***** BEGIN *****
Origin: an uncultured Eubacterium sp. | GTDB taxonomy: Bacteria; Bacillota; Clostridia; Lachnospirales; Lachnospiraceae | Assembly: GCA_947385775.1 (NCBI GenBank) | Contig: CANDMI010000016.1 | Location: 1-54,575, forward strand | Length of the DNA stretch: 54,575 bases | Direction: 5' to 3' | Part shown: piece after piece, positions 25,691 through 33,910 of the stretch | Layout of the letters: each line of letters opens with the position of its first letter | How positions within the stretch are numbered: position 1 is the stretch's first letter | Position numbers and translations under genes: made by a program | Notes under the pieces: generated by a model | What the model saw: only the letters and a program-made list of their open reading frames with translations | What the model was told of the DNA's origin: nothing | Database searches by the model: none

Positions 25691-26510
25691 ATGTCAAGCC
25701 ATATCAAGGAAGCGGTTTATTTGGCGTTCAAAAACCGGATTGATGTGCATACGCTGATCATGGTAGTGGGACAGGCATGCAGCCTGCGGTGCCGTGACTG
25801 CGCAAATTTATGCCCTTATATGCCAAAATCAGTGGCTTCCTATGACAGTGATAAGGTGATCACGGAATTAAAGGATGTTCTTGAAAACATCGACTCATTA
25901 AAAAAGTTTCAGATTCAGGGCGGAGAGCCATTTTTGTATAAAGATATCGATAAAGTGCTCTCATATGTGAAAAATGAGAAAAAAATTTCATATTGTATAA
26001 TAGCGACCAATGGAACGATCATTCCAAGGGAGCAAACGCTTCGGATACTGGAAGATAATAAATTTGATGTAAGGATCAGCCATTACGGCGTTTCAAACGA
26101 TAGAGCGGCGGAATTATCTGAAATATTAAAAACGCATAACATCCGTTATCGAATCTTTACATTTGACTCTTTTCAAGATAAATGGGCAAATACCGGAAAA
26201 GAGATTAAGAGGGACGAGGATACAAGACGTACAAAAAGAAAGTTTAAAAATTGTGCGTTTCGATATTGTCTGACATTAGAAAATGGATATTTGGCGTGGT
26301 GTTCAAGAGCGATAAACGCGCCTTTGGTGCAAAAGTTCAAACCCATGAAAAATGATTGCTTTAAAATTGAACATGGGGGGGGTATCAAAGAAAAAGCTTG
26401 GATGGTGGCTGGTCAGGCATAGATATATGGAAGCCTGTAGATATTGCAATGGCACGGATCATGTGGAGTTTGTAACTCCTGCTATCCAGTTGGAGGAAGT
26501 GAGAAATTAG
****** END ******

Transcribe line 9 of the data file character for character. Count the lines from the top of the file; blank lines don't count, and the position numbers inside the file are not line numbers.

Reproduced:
26201 GAGATTAAGAGGGACGAGGATACAAGACGTACAAAAAGAAAGTTTAAAAATTGTGCGTTTCGATATTGTCTGACATTAGAAAATGGATATTTGGCGTGGT